By Rebecca Townesend
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Iraq: The Cost of War

This article is over 4 years, 11 months old
Issue 421

Jeremy Greenstock dedicates his book to his wife, but could as well have dedicated it to the global anti-war movement, stating, “For Anne, who suspected long before I did that Saddam had no WMD.”

Greenstock was the UK Permanent Representative to the United Nations (UN) in the run up to the 2003 invasion of Iraq, and UK Special Envoy for Iraq in the immediate aftermath.

He has written a long and hugely detailed book and in between a potted history of his own career and reflections on the role of the UN, American power and other major political events he focuses on Iraq.

We are taken from the 1991 Gulf War, through sanctions and no-fly zones, the bombing at the end of 1998, the 9/11 terrorist attacks, the then inexorable path to the March 2003 invasion that was paved with resolutions in the UN and votes in the US and UK governments, and the bloody and chaotic aftermath.

This book was written in 2005 and withdrawn following an intervention by Jack Straw, then foreign secretary. Reading an account of the build-up to the war more than ten years later lacks the power it once would have had, considering how much we now know.

The third part of the book, dealing with the occupation, is more interesting. Greenstock is more sympathetic but it is still hugely frustrating and distressing to read as he narrates the formation, governance and end of the US-led Coalition Provisional Authority (CPA).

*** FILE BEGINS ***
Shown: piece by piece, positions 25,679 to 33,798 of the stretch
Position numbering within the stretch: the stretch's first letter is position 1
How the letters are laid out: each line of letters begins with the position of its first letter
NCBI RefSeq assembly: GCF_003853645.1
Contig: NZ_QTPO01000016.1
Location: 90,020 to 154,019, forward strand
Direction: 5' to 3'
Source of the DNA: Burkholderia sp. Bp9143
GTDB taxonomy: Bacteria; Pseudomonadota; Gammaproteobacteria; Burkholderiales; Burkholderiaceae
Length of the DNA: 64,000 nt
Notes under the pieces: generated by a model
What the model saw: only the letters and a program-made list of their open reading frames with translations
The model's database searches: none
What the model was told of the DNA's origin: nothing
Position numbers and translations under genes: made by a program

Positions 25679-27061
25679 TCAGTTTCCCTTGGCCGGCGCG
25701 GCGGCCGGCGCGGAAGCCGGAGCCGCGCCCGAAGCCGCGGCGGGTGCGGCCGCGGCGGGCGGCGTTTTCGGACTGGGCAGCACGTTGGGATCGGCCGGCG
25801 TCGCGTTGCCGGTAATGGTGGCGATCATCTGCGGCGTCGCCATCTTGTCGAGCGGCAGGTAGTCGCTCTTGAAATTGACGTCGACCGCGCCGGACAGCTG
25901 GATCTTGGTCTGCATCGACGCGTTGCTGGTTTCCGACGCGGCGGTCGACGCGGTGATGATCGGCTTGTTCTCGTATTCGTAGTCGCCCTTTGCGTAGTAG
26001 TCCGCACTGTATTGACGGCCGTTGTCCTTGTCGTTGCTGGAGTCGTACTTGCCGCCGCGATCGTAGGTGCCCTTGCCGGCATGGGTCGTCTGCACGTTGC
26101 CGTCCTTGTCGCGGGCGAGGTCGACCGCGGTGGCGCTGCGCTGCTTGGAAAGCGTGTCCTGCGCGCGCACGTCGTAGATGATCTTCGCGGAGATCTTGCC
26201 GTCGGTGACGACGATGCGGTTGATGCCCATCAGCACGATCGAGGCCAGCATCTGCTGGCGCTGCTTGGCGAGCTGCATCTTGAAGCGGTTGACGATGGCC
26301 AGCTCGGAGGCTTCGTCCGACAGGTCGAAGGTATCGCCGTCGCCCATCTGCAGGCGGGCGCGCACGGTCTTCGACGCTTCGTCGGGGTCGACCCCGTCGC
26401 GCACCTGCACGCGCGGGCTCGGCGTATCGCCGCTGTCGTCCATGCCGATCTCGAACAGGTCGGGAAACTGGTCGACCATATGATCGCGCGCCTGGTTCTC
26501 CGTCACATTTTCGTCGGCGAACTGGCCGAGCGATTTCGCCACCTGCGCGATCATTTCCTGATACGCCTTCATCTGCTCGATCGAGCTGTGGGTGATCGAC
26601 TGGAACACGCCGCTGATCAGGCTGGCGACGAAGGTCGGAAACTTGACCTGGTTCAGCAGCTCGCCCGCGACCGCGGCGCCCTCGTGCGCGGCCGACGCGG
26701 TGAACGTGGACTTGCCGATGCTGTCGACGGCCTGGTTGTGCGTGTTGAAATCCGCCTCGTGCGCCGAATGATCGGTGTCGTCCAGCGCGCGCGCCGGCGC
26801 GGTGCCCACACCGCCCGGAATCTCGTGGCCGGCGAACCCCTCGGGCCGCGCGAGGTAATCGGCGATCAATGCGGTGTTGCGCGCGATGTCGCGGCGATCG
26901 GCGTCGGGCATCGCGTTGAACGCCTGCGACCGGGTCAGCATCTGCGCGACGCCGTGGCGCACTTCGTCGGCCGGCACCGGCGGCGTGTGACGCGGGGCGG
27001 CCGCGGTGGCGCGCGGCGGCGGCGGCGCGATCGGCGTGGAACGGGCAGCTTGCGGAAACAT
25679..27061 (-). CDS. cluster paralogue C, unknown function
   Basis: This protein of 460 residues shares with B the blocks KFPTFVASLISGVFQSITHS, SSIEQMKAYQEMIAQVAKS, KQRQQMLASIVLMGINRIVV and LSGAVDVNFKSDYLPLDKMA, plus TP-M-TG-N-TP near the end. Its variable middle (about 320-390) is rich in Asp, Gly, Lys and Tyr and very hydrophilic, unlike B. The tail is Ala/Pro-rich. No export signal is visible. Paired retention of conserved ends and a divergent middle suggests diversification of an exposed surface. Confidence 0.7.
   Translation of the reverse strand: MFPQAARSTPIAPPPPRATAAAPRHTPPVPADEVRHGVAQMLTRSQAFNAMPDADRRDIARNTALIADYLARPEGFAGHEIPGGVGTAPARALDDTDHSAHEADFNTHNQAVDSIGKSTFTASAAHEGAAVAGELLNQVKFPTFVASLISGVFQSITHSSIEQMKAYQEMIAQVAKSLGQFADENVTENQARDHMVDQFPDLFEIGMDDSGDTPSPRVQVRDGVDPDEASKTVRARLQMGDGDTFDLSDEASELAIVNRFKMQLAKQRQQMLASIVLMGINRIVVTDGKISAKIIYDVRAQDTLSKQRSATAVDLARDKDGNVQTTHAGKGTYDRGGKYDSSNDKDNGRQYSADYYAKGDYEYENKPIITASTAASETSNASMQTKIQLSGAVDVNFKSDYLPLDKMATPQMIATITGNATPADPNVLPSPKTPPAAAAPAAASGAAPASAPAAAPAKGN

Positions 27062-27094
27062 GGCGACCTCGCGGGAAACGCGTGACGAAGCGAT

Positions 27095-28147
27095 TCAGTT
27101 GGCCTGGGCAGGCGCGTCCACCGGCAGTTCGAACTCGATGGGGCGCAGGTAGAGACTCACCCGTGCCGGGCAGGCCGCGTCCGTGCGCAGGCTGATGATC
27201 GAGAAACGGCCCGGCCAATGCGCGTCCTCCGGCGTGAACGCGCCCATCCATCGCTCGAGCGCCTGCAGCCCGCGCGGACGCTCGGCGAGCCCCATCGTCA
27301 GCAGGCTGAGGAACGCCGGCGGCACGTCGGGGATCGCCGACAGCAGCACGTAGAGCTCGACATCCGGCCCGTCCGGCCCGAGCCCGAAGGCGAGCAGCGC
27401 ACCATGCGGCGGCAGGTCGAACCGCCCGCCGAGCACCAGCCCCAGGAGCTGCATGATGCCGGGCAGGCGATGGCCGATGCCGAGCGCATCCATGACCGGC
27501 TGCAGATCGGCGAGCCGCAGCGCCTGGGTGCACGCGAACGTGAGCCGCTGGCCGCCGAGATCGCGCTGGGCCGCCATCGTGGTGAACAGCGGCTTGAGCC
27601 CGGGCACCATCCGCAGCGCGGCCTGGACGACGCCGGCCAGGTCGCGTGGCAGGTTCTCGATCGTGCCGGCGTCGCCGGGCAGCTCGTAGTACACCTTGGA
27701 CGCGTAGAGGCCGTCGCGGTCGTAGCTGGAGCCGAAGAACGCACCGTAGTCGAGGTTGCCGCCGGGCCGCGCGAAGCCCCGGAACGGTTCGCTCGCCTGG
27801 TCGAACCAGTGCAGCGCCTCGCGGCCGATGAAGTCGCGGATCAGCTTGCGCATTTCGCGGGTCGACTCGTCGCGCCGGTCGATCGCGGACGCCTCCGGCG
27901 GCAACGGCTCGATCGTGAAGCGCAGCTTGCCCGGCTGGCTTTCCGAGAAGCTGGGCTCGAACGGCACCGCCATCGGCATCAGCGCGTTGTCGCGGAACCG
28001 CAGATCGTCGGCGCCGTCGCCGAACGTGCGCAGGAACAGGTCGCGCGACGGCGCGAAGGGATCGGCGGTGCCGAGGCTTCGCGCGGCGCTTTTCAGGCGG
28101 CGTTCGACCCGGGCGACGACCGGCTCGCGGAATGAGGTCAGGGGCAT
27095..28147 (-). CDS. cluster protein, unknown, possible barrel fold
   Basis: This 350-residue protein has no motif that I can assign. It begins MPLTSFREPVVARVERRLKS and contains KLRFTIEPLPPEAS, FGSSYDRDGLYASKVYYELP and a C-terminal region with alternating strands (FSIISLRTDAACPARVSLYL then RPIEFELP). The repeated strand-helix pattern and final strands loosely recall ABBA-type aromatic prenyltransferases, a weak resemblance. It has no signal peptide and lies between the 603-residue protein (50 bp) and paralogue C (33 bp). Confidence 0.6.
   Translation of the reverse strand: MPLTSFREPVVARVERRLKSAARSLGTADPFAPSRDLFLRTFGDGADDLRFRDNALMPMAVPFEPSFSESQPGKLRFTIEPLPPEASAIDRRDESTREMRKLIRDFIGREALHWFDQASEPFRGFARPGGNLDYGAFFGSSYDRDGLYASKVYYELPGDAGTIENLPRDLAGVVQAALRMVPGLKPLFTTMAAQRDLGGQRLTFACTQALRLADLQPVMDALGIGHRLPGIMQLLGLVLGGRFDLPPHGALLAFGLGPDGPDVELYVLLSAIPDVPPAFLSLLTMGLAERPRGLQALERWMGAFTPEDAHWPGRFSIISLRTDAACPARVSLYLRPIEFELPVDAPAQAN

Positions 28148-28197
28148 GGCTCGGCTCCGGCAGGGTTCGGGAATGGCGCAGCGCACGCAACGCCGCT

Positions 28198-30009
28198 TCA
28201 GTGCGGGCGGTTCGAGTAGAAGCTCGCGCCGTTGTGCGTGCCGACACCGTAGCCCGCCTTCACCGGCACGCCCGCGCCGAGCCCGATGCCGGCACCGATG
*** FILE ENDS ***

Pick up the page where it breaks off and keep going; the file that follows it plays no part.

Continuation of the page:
He was centrally involved and offers a first-hand account of the CPA’s attempts to govern and move Iraq towards a coalition-installed democracy by attempting to work with Iraqi political, community and religious leaders in a context of terrible violence.

Greenstock presents himself as a “humanitarian interventionist” and despite writing with evident care for ordinary Iraqis, he still has a top-down approach, asking when working in Baghdad, “How were we ever going to make a stable democracy out of this place?”

It made my political sinews tense and flex as I recalled the anguish and anger of that period. The colossal international anti-war movement clashed with the intransigent and bellicose Bush and Blair over a war that left hundreds of thousands dead and a devastating legacy that continues to this day.

There is much in Greenstock’s wider analysis that socialists will disagree with, not least his defence of the invasion. However, knowing that the Stop the War movement was right over Iraq gives no pleasure; it merely offers extremely cold comfort.

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